Social Stability for the Sake of Economic Development

Written by Geping Qiu and Weidi Liu.

A principal ethos of Chinese culture and polity, held fast by rulers of the past and present, is that social order brings unparalleled benefits while social chaos brings harm. “A stable household and a happy job” has in recent years been promulgated as the Chinese people’s dream for life by the ruling Communist Party of China (CPC), which considers social stability its paramount concern for continued economic development and prosperity.

Without continued social stability, so believes the central government, China’s development will be disrupted, and decades of hard work and economic progress since the Reform and Opening-up policy in the 1980s will be wasted. Therefore, in the last three decades, the Chinese government has been striving to maintain social stability through various security measures to protect its booming economy.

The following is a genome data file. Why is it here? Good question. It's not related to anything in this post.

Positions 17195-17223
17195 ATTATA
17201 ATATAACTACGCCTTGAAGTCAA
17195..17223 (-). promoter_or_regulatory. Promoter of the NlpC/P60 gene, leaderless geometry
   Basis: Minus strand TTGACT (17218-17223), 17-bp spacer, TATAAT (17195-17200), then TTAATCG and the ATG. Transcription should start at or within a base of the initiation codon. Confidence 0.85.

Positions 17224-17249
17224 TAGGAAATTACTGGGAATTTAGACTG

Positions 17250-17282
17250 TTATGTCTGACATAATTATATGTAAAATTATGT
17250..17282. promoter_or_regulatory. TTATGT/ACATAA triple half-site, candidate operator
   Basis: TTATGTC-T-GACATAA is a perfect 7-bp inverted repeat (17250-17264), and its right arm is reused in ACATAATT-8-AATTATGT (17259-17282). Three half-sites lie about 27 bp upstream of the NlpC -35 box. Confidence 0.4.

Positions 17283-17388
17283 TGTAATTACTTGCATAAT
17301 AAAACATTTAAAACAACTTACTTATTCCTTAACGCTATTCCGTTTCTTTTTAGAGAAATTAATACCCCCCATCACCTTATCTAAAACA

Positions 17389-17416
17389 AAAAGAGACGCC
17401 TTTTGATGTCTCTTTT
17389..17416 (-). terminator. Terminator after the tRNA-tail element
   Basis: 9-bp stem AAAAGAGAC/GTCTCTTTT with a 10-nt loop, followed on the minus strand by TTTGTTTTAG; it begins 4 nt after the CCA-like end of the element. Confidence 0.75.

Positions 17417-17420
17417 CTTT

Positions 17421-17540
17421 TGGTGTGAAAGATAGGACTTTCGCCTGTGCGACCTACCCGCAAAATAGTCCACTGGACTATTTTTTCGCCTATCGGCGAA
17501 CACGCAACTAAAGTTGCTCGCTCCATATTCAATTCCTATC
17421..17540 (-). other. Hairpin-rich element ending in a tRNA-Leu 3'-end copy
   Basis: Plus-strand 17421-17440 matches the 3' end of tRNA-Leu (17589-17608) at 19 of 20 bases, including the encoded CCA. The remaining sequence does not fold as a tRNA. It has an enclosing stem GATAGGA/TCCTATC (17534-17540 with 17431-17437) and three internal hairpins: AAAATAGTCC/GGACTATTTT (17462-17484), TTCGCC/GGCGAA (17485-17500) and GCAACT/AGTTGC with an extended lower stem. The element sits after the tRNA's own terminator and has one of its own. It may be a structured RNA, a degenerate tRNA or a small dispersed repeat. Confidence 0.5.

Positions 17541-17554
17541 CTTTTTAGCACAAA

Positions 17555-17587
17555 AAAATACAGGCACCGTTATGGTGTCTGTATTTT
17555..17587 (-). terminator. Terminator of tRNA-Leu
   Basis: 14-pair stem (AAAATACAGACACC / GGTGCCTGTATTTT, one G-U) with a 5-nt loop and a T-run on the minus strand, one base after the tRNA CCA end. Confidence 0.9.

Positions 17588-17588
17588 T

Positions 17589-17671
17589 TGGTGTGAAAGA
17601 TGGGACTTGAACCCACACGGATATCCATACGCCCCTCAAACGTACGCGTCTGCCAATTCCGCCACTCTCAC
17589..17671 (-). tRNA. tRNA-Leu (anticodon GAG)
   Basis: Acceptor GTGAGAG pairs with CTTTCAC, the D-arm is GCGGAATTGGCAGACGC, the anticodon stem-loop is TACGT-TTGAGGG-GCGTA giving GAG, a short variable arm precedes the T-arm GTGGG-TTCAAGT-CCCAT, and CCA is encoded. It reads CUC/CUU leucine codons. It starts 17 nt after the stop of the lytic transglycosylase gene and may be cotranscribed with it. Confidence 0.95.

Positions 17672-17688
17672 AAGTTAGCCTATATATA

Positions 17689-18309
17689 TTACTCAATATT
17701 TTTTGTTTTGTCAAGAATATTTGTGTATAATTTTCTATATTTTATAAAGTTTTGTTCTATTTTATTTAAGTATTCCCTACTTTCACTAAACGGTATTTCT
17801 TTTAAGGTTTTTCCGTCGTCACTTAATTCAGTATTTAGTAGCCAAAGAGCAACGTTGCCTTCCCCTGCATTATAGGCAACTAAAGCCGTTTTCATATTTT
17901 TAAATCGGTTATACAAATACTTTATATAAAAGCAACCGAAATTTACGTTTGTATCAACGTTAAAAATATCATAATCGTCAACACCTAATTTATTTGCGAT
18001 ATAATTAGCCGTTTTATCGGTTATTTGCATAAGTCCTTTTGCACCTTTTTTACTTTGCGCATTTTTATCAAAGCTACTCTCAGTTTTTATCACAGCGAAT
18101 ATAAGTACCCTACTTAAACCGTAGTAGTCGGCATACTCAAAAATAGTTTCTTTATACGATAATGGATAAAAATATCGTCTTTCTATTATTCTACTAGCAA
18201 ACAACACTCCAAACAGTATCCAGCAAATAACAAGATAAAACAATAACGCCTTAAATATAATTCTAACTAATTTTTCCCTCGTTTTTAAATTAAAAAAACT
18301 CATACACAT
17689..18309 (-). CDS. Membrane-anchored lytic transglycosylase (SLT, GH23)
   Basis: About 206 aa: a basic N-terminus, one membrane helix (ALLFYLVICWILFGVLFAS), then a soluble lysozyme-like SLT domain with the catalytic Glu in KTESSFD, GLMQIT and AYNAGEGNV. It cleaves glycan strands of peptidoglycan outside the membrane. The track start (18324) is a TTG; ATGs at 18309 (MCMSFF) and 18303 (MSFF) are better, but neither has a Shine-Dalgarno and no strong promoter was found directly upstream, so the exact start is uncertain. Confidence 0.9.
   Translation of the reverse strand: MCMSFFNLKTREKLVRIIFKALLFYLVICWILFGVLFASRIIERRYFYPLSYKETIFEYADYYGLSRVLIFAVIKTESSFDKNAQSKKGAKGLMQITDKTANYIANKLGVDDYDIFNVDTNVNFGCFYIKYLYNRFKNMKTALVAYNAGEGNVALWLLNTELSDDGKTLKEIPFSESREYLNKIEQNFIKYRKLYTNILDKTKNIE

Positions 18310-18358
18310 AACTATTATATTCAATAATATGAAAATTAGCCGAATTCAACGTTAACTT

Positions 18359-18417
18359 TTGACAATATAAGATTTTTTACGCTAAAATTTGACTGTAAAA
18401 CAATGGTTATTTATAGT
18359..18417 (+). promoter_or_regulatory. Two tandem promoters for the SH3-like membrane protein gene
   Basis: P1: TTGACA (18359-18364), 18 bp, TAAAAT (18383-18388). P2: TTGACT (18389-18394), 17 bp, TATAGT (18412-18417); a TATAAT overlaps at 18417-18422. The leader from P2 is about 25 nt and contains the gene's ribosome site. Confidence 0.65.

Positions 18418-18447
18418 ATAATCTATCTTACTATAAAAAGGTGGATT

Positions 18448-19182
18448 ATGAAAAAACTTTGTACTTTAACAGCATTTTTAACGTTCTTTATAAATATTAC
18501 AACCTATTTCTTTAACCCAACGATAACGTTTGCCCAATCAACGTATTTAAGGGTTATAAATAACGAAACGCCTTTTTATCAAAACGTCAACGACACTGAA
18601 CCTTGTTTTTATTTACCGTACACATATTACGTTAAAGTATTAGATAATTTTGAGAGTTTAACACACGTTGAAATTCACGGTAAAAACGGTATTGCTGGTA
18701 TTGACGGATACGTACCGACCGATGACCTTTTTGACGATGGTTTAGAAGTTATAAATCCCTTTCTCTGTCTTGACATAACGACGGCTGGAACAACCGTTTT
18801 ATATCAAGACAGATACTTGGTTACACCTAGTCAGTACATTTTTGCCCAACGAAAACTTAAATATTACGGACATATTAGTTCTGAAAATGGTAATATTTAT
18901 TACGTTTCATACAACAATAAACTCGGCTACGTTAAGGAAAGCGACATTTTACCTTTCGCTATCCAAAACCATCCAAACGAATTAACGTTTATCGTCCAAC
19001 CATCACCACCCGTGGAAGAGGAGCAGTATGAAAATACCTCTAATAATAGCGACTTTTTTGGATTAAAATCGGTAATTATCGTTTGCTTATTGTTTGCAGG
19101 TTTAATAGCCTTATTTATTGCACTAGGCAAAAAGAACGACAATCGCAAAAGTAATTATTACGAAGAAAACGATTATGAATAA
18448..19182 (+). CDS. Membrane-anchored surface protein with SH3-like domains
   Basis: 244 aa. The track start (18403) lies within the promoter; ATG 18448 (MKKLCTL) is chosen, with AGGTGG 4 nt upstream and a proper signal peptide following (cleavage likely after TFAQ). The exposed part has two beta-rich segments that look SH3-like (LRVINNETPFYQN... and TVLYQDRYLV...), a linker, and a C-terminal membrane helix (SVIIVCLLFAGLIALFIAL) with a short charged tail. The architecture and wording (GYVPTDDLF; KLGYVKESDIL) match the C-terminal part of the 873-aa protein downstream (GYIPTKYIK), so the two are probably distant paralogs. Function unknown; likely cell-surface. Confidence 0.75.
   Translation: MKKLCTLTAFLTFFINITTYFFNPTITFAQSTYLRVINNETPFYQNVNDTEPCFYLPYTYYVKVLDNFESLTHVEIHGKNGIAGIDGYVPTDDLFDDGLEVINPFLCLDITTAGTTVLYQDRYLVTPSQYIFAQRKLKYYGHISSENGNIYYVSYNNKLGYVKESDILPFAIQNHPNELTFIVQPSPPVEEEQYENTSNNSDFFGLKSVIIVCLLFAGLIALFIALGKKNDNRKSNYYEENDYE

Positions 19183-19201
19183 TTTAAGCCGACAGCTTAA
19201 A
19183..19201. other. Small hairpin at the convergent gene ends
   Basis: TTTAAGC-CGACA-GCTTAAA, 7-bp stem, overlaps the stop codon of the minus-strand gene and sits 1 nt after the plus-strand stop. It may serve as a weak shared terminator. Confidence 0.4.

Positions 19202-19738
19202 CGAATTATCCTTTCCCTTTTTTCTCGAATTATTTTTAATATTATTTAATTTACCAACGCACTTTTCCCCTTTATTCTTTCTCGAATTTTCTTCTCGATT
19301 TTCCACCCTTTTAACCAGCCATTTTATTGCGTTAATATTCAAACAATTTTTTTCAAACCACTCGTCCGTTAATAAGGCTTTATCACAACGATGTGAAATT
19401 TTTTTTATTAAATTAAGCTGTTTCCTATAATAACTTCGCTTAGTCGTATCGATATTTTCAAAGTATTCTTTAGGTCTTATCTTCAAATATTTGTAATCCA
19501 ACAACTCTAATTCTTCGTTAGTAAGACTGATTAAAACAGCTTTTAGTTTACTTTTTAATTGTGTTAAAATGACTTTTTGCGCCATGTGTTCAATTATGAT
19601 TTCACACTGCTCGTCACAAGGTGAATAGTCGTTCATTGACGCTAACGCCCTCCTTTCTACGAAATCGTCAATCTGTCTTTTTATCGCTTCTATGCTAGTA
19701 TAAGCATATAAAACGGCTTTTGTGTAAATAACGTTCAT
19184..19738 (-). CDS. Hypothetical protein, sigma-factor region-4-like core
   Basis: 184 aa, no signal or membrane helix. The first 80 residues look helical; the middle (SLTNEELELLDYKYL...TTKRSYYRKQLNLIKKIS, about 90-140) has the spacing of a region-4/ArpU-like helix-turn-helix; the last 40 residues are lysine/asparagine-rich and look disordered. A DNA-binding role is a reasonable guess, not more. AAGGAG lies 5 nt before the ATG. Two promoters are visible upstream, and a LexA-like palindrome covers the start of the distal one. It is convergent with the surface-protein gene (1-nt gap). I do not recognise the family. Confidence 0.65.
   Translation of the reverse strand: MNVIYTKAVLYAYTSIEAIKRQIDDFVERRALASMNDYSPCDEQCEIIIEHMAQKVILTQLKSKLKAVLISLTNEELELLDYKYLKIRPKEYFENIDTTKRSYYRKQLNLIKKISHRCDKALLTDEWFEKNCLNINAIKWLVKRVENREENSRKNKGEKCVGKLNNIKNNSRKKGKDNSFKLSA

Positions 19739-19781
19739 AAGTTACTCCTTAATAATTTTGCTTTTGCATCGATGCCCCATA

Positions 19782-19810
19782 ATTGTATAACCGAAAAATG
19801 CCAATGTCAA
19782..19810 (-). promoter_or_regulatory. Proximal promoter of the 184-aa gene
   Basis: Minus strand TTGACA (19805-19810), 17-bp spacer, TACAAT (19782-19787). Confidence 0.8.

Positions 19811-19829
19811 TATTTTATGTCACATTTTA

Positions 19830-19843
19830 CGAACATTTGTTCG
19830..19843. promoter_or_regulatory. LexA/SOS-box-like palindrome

The principle of “maintaining social stability and public security” underpins China’s social control practices both at the macro as well as micro levels, often codified in the country’s legislation. For example, Article 6 of Public Security Administration Punishment Law of the People’s Republic of China states that: “Governments at all levels should fortify public security administration, take effective actions, resolve social contradictions, increase social harmony, and maintain social stability.” Such broadly and vaguely defined laws are often used to justify broad powers by the country’s police agencies and other social control apparatus. Social stability has become an obsession and hence the most important political goal for the CPC, and is put forth as the guiding principle for all policing strategies and administrative practices. The following sections present the three broad themes of the current security and social control policy in China:

1. The Priority of Economic Development